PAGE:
Vidas: Hello and welcome to Secrets of Organ Playing Podcast!
Ausra: This is a show dedicated to helping you become a better organist.
V: We’re your hosts Vidas Pinkevicius...
A: ...and Ausra Motuzaite-Pinkeviciene.
V: We have over 25 years of experience of playing the organ
A: ...and we’ve been teaching thousands of organists online from 89 countries since 2011.
V: So now let’s jump in and get started with the podcast for today.
A: We hope you’ll enjoy it!
V: Let’s start episode 603 of Secrets of Organ Playing Podcast. This question was sent by Pieter, and he writes,
Thank you for your email with week 11 of the sight reading course attached. I am persevering with the daily routine and I notice first of all a much greater stability and confidence with rhythm. Some of the figures in the exercises are complex from a sight reading perspective but this has definitely improved over the weeks. I think notation accuracy was not a major problem for me but I still have to be careful to observe accidentals etc. It is very easy to miss repeated ones.
I am greatly enjoying the routine of the course and am always a little curious as to what the new challenges will be week on week.
I will of course contact you if there are any queries but for now it is all very clear and the approach you take is very logical.
My very best wishes, Pieter
V: So Pieter is taking our Organ Sight Reading Master Course, Ausra, right?
V: And he seems to get a great deal of enjoyment and also results from it.
A: Well, I think it's very beneficial to spend some time every day on doing sight reading.
V: You know, just recently these last few days, I was also beginning to pick up my sight reading routine again. It’s quite difficult to do it properly and regularly when you are doing many recitals every month and mastering many kinds of organ pieces regularly every week and uploading them to YouTube and perfecting them. But, I’ve still convinced that doing regular sight reading exercises will help me and anyone else in the long run, right Ausra?
A: Yes. I remember a few summers ago, I spent in the village with my parents and I didn’t have an access to an organ, so I brought with me a few volumes of classical sonatas. So I sight read whole sonatas by Mozart and whole sonatas by Beethoven. And actually, it was fun and it was really beneficial.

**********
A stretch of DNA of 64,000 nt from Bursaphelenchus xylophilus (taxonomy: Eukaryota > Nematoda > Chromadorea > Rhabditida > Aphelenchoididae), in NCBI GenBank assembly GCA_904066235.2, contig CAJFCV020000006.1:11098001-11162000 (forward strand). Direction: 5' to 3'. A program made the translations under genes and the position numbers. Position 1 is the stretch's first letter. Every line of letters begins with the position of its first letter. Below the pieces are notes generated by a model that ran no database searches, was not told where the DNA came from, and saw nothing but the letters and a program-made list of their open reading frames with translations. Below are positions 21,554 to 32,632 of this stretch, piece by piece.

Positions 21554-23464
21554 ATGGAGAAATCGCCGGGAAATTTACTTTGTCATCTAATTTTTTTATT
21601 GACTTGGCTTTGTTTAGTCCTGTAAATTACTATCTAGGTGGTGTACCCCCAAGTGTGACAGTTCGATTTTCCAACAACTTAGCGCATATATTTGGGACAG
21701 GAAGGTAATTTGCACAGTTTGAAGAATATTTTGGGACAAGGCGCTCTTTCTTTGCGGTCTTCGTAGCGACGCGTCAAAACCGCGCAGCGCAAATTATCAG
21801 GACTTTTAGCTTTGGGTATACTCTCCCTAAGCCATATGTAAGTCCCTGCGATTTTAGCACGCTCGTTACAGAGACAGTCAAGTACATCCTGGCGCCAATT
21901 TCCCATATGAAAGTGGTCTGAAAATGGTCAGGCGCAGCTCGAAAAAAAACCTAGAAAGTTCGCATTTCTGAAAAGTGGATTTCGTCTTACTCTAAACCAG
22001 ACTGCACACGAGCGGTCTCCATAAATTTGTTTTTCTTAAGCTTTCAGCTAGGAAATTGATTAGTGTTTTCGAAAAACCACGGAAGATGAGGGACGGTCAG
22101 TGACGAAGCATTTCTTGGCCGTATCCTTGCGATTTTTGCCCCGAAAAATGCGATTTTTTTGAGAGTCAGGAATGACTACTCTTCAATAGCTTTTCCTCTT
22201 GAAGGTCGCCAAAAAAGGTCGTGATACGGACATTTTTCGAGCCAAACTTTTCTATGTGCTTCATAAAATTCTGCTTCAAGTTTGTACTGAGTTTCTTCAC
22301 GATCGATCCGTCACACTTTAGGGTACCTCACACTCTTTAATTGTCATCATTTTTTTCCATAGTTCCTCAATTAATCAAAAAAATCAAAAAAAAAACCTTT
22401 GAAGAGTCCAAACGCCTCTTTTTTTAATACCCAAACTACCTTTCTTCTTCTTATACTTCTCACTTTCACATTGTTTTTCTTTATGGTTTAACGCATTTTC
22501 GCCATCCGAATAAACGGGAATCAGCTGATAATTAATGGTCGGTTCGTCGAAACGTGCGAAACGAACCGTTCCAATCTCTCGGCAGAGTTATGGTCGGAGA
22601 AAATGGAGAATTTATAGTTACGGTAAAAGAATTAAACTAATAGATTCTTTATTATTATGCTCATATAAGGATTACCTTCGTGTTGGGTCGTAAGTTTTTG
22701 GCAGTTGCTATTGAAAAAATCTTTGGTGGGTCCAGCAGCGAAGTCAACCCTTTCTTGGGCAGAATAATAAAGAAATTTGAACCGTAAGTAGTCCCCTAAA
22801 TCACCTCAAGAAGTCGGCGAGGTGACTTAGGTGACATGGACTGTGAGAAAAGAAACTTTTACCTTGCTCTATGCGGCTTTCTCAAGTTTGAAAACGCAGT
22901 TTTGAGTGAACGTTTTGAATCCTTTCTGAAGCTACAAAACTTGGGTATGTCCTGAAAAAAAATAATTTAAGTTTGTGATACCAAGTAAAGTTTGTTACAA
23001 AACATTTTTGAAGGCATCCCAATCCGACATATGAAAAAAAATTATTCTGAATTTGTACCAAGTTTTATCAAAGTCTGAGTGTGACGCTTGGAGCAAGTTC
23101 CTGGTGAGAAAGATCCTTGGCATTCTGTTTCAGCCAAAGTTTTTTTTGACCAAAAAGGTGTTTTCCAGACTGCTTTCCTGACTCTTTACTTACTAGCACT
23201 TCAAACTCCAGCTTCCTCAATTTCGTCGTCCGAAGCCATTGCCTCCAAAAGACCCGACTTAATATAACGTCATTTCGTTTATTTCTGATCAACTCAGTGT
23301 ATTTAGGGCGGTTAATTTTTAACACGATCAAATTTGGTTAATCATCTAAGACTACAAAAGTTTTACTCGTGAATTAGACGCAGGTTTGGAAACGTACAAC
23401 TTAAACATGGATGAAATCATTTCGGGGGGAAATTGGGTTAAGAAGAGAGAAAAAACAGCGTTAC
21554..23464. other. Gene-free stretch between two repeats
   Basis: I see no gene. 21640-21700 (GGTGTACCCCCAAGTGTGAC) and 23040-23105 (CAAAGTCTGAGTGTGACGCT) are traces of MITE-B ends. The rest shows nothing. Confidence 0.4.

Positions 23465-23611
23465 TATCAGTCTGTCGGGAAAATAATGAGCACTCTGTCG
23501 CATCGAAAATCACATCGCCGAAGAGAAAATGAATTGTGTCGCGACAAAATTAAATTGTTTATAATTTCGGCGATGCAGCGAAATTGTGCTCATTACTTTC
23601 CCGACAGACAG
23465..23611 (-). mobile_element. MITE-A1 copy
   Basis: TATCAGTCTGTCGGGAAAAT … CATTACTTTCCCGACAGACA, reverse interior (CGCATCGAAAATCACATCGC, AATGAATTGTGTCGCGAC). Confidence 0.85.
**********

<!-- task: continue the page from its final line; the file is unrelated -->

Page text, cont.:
V: Absolutely. Sometimes people don’t realise the power of sight reading they have under their fingertips. Like for me, my eventual goal is to sight read an organ recital.
A: Wow! What would you play on that kind of recital?
V: Let’s say Widor symphony. Or Vierne.
A: Maybe some Fantasy by Max Reger?
V: Anything, yeah, anything that people would request. You know, some organists online, when they play live recitals, they take requests from their audience. And sometimes they take requests and their fans leave comments with their favorite pieces. And for the next recital, this organist would learn this piece, or a few pieces, you know?
A: Well, it would be more fun if right before recital, audience could choose their program for particular recital.
V: Yeah, post like a poll with some choices in some categories like baroque, romantic, contemporary, or 20th century and then contemporary, and plus improvisation obviously, and then people could choose, and I could play anything they choose. That would be really fun!
A: Well, good luck with that!
V: I’m not at the level just yet, obviously, where I could sight read a recital. But I am at the level where I could sight read a soprano part for the recital.
A: Good! I think I could do that, too!
V: Yes. A lot of organists that I know have decent sight reading skills. Sometimes better than we do, right, Ausra?
A: Well, I’m pretty good at sight reading, but it’s still not enough to be really good.